Did Hurricane Sandy Blunt Romney’s Momentum?

Republicans already seem to be blaming Hurricane Sandy in the event Mitt Romney loses.

As we make our way through the final day of the campaign, the most notable thing in the polling is the extent to which the President seems to have rebounded, or Mitt Romney faded, in the last week or so. This has been most noticeable in the national polling, where Romney’s previous narrow lead has been replaced by a narrow Obama lead thanks largely to increases in the President’s level of support, as this chart of the RealClearPolitics National Average for October 1st through today shows:

We have also seen an increase in the President’s job approval rating over the past month and, of course, the President’s continued strength in swing state polls in states like Ohio, Virginia, New Hampshire and Colorado. All of this has led some Republicans to start to hint that if Obama wins, it will be at least in part because of Hurricane Sandy:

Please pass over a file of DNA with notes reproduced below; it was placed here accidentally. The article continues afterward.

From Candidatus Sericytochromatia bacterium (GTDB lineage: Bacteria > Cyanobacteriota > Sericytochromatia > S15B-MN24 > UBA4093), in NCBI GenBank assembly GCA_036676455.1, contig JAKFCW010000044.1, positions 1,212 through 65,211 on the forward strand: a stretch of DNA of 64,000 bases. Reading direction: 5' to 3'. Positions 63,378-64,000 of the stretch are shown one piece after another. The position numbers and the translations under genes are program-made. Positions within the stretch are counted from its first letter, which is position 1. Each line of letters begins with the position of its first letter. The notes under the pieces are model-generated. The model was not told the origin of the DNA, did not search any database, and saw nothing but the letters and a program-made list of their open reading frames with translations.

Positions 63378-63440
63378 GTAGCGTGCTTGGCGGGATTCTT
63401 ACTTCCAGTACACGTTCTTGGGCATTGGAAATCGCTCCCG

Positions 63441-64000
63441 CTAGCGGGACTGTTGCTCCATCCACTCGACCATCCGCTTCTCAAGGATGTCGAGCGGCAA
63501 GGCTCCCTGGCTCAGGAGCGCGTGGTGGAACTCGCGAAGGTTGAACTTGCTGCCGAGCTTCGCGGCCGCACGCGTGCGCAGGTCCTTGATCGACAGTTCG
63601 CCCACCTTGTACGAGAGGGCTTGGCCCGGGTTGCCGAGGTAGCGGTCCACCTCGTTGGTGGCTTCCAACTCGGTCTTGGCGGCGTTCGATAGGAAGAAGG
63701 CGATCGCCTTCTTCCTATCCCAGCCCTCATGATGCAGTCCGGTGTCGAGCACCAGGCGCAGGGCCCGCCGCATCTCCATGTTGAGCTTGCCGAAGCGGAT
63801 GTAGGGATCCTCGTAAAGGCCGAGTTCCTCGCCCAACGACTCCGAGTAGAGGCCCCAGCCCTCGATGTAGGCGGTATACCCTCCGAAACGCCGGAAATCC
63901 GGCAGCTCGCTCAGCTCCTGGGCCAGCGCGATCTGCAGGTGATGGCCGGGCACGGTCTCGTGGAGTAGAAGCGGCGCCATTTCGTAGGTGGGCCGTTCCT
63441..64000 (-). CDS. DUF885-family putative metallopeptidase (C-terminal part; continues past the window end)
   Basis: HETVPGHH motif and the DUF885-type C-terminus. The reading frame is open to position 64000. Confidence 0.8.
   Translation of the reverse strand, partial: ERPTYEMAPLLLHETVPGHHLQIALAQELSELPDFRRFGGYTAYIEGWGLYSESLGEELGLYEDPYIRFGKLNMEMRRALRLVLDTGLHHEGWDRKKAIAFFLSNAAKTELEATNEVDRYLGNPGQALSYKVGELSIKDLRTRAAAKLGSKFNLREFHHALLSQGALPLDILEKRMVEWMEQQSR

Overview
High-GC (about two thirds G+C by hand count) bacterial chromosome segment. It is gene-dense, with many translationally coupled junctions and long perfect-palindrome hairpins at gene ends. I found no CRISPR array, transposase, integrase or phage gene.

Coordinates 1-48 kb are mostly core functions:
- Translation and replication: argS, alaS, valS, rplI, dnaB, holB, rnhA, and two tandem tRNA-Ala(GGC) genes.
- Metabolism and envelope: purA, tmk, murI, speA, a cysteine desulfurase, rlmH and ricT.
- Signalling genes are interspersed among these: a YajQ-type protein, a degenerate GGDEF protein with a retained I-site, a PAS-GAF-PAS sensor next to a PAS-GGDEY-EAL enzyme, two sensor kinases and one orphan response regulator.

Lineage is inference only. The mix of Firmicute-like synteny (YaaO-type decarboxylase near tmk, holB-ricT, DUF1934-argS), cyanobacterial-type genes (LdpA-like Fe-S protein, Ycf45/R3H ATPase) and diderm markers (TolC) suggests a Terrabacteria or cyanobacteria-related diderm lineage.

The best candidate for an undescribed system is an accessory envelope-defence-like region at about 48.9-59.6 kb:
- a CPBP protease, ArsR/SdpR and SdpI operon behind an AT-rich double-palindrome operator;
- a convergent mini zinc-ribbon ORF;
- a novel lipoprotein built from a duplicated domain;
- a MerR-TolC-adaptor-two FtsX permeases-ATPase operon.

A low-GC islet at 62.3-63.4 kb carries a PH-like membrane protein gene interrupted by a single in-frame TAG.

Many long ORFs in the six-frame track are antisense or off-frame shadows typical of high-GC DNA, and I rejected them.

The election is still a day away, but the political pundits who might be on the losing side of the vote are already preparing their excuses for what went wrong. The early line coming from some Republicans is that Hurricane Sandy really put the brakes on Mitt Romney’s campaign, just at the moment he was staging a powerful comeback. Former Mississippi Governor Haley Barbour gave that idea its own forward push on the Sunday morning talk shows, explicitly saying that ”The hurricane is what broke Romney’s momentum.”